People across Alabama get together regularly to share their love for astronomy, look at the stars and teach others about the sky.
“It’s a community of like-minded astronomy enthusiasts who share their knowledge of the stars and telescopes with each other,” said Russell Whigham, former vice president and former president of the Auburn Astronomical Society.
The Auburn Astronomical Society was formed in 1980. At one time, the society had its own observatory, said Allen Screws, club president.
Wide-range interestThe Auburn-based society has members throughout the state and in nearby Columbus, Georgia. It’s one of five clubs in Alabama.
Screws has been a member of the club since 1983. He has seen a lot of changes and astronomical events in that time.
The Auburn group tries to make it to many of the regional stargazes such as those in Georgia (The Peach State Stargaze) or in Mississippi (The Mid-South Stargaze). Many of these events have speakers, and people get to meet others that share their interests, Screws said.
Mike Lewis joined the club in 2015 with his son, though this was not his first astronomical club. Lewis was a member of a much larger club in Washington, D.C., for years.
The Auburn Astronomical Society is a great opportunity for anyone, Lewis said. Children and teenagers come with their parents. Members fill all kinds of professions — business owners, government employees and Auburn University professors.
“We have a wide variety of people,” he said. “We have people with no telescopes; we have people with some very fantastic, elaborate gear. We have people who have a passive, sort of a part-time interest; we have people who are very devoted to it, who are passionate about it.”
Public viewingsOnce a month, the society meets to allow the public to view the sky and stars around them.
“A lot of folks don’t have access to a good observing site at their house, so that’s been one of our main things we try to do, is to provide a dark-sky site for folks,” Screws said.
These star parties are held throughout the area at sites where the sky will be most visible without light interference.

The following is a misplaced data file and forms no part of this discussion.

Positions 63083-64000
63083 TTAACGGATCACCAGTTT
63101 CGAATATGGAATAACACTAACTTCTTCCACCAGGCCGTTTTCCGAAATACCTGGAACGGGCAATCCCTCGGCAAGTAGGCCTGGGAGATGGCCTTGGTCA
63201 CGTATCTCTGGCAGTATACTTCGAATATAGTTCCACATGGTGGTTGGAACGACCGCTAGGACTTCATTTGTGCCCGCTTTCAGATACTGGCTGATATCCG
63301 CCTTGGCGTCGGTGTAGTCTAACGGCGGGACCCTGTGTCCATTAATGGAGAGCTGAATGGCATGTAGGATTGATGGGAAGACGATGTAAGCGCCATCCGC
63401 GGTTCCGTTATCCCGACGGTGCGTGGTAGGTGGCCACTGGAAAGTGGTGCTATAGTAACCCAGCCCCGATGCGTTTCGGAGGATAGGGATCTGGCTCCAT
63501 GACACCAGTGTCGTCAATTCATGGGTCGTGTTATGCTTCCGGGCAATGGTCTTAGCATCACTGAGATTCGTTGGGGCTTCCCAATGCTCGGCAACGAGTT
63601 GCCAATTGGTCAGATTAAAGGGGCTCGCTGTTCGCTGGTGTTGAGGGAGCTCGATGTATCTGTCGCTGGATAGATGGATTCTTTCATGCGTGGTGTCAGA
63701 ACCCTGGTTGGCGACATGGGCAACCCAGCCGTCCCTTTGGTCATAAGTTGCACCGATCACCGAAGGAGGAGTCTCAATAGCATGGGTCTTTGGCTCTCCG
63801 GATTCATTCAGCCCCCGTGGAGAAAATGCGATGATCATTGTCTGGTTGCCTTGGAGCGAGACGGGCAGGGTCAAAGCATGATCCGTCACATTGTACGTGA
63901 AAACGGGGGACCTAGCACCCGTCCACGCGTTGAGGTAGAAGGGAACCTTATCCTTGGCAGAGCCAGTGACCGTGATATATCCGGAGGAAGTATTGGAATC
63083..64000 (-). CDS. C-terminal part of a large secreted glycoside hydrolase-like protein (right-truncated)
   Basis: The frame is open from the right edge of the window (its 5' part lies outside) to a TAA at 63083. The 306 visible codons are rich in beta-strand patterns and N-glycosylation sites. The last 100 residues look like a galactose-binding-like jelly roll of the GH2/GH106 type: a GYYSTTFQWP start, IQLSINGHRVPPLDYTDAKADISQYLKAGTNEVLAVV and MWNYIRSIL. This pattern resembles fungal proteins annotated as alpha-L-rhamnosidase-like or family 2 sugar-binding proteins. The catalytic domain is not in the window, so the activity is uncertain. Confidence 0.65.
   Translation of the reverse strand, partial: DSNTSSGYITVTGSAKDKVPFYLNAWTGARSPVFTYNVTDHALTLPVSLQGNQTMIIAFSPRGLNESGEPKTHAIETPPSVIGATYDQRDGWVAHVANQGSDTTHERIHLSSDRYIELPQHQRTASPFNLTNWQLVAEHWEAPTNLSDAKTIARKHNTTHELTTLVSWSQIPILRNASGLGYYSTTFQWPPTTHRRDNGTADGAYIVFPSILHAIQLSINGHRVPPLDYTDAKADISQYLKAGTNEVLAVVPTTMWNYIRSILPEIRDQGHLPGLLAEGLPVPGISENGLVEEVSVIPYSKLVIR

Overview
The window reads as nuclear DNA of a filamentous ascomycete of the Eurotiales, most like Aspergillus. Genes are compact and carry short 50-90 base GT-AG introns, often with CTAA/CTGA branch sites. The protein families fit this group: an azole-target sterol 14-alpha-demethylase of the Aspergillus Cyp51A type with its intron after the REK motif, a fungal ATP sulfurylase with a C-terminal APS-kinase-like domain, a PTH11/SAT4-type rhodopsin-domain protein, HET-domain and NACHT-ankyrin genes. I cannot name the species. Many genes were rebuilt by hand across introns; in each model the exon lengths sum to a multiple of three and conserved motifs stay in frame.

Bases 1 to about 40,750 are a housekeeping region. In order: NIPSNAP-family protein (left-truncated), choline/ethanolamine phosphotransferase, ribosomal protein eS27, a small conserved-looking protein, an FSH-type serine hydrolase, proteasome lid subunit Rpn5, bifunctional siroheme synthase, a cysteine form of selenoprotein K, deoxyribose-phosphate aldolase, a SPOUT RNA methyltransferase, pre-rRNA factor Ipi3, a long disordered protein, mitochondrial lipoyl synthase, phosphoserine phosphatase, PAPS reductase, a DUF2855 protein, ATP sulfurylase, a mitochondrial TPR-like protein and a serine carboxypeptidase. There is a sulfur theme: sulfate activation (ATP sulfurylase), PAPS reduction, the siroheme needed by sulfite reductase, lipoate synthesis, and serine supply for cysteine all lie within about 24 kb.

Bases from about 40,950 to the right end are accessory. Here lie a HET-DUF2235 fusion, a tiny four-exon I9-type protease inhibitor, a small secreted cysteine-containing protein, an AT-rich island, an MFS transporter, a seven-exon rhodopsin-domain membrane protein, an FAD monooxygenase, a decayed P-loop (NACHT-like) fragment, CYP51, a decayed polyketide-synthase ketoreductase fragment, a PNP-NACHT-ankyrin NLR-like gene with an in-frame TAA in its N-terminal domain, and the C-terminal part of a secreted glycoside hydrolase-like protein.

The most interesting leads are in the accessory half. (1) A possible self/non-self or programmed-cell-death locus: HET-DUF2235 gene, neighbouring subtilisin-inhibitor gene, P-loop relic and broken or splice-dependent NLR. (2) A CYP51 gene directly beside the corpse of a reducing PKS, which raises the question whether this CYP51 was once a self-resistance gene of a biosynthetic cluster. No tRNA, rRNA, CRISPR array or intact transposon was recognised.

“The last one we had was up at Kiesel Park in February and there were a lot of folks that came out,” Screws said.
The society also tries to reach out to other groups like schools or scouting societies.
“I think a lot of people don’t realize what there is to see in the night sky,” Screws said. “I think one of the most amazing things you can see, even though there’s lots of things to be seen in the telescope, is just a truly dark night sky.
“Because most people live in the suburbs, live around a lot of lights and they don’t see the Milky Way overhead, they don’t see the region down in Sagittarius where it’s so bright, where the center of the galaxy is and everything. People just don’t realize that.”
Lewis’ experience with a much larger club in D.C. instilled in him a desire for outreach to people in Alabama.
“All we did was public outreach up there. We would have hundreds of people show up for our events up there,” he said. “We don’t have those kinds of followings down here, but you have to start somewhere.”
Why we do thisWhen Lewis joined, he began working to develop a partnership with Wind Creek State Park at Lake Martin for a dark-sky site for observing.
“Our mission is to get out and share the heavens with others,” Lewis said. “The park readily agreed and since 2016, the last four years, we’ve had monthly programs from June through October, one Saturday a month.”
Additionally, the group once had an outreach program with the Lee County Chapter of the Autism Society of Alabama.
“Sharing our knowledge of the night sky with the community may be the most rewarding,” Whigham said. “Seeing someone’s reaction after having seen Saturn for the first time or telling how far away a galaxy they’ve just seen is, is why we do this.”